30 Aug RECENT SCAM STATISTICS & SENIORS
Dr. Sherry McCoy PhD
is a freelance writer & actor for the Stop Senior Scams Acting Program (SSSAP) in Los Angeles. Follow SSSAP on Facebook . For more info re: SSSAP, contact Adrienne Omansky at SSSAP4U@gmail.com. Questions for the writer should be directed to “Dear Sherry” at Not Born Yesterday! P.O. Box 722, Brea, CA 92822 or firstname.lastname@example.org.
RECENT SCAM STATISTICS & SENIORS
Dr. Sherry McCoy, PhD – Stop Senior Scams ℠ Acting Program
It’s September 2021, and believe it or not, summer is almost over! The fall equinox is coming up soon — and before we know it, we’ll be headed down the home stretch toward the end of the year. As the days grow shorter and the nights become longer, autumn is the perfect time for reflection. Time to look at where we’ve been and where we’re going. Last month in this column, we reviewed some of the different ways scammers have tried to con us during the coronavirus pandemic. This month we’ll take a little peek at some recent scam statistics and explore how age and fraud loss tend to intersect. Why might you ask? Because according to the Federal Trade Commission (FTC) — “Fraud affects every generation differently.”
On October 19, 2020, the FTC issued its Annual Report to Congress on Protecting Older Adults (1). Let me just say that there is a plethora of statistical information in this lengthy report! It was a bit overwhelming! So, I decided to consult with Ann Stahl, Educator for the Stop Senior Scams Acting Program, who worked as an investigator for the FTC for 44 years prior to her retirement. Her expertise is invaluable. She helped me keep an eye on the bigger picture of what these statistics represent, and not get stuck “in-the-weeds!” Many thanks Ann! — Below is a short but concise summary of important statistics from the FTC report – a snapshot, if you will, of the bigger picture as noted by the FTC (2).
In 2019, as in prior years, older adults (aged 60 and older) were less likely than younger adults (aged 20 to 59) to report losing money to fraud, but reported much higher individual dollar losses. In fact, people aged 80 and older reported losing the most, with a median individual reported loss of $1,600.
Although they were less likely to report falling victim to fraud overall, adults aged 60 and older were more likely to report losing money to certain specific types of scams. They were nearly six times more likely to report losing money to tech support scams than younger consumers, according to the report, and were three times more likely to report losses due to prize, sweepstakes, and lottery scams. They were also more than twice as likely as younger adults to report losses due to impostor fraud where someone was impersonating a friend or family member.
The most frequent type of fraud reported by older adults was online shopping scams, which mirrored a significant increase in that type of scam reported in the early months of the pandemic across all age groups.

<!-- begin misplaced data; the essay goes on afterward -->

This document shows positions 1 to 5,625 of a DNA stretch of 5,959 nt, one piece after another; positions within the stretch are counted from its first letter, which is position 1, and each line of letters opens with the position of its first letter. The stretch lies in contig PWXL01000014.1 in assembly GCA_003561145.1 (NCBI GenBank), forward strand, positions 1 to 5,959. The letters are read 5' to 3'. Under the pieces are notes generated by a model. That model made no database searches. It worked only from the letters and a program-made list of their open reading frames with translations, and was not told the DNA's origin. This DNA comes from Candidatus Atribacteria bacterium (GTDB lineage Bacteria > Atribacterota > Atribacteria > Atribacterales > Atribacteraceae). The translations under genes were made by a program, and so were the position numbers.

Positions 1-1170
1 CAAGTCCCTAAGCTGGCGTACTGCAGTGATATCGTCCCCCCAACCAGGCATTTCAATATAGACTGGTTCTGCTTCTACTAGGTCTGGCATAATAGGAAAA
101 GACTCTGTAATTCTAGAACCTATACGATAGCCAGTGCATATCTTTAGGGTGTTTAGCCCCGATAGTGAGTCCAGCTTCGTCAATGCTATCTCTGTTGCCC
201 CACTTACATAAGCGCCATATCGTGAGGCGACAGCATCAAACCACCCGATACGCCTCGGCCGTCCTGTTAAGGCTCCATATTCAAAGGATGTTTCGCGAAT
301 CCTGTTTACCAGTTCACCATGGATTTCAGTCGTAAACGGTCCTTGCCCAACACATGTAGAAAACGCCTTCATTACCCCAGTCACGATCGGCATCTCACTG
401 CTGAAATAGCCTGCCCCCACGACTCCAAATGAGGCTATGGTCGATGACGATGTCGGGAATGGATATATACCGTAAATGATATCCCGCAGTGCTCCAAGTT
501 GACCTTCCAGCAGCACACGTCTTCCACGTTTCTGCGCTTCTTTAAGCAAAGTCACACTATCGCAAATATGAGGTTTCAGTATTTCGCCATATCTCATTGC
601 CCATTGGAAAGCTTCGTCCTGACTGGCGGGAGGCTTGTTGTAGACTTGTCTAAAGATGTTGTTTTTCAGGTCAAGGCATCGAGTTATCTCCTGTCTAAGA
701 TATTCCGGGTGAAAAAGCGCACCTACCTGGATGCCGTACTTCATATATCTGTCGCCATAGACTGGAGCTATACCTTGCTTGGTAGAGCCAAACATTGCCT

Older adults reported losing the most money to romance scams, with $84 million in reported losses, followed by government imposter scams at $61 million, and prizes, sweepstakes, and lottery scams at $51 million.
If you’re interested in looking into more specific fraud statistics, say between seniors aged “60-69” vs. “70-79” vs. “80 and over,” you might want to check out FTC’s Age and Fraud Loss Infographics from the FTC’s Consumer Sentinel Network (3). The FTC publishes Sentinel data quarterly in interactive online dashboards. These dashboards include quarterly and annual report info by age and fraud type. To find out more about this helpful feature, go to https://www.ftc.gov/enforcement/data-visualizations/explore-data.
Sometimes, a picture really is worth a thousand words.
And finally, if you have any specific questions or topics you’d like to see covered here in my monthly NOT BORN YESTERDAY column on seniors and fraud, please let me know. I’d love to hear from you! Just write to me at “Dear Sherry,” Not Born Yesterday! P.O. Box 722, Brea, CA 92822 or email@example.com. Thanks! Together, we can Stop Senior Scams!
WHERE TO REPORT SCAMS
If you believe you have been the target or victim of a scam, report it to the Federal Trade Commission at 877-382-4357 or online at https://www.ftccomplaintassistant.gov/#crnt&panel1-1. If you have questions about Medicare fraud / abuse or believe you have been the victim of Medicare fraud contact the Senior Medicare Patrol (SMP*) at 1-855-613-7080. If you feel you have been the target or victim of a scam, you may also report it to the U.S. Senate Special Committee on Aging’s Fraud Hotline at 1-855-303-9470.
STOP SENIOR SCAMS℠ ACTING PROGRAM CONTINUES VIRTUAL PROGRAMMING
SSSAP is continuing to book virtual programs and will soon be booking in-person programs in the late fall and winter. Please contact Adrienne Omansky at SSSAP4U@gmail.com for more information, or if your organization would like to host our program.
STOP SENIOR SCAMS℠ ACTING PROGRAM on YOUTUBE
Please go to the SSSAP YouTube Channel https://www.youtube.com/channel/UCjFjb-WPPr8KAXq1dlu1EvA to see our new videos. If you subscribe (free of charge), you will be notified when new videos are released. Together we can Stop Senior Scams! Here are links to two of our most recent videos: “The Top Senior Scams with SSSAP” https://www.youtube.com/watch?v=cp097g7hTUg, and “Robocalls, Mail Fraud and Merlin with SSSAP” https://www.youtube.com/watch?v=dA3noym9JPo&t=186s.
Remember: You may be a target, but you don’t have to be a victim!
Dr. Sherry McCoy, PhD is a freelance writer & actor for the Stop Senior Scams ℠ Acting Program (SSSAP) in Los Angeles. Follow SSSAP on Facebook at https://www.facebook.com/SSSAP2016/?fref=ts. For more info re: SSSAP, contact Adrienne Omansky at SSSAP4U@gmail.com. Questions for the writer should be directed to “Dear Sherry” at Not Born Yesterday! P.O. Box 722, Brea, CA 92822 or firstname.lastname@example.org.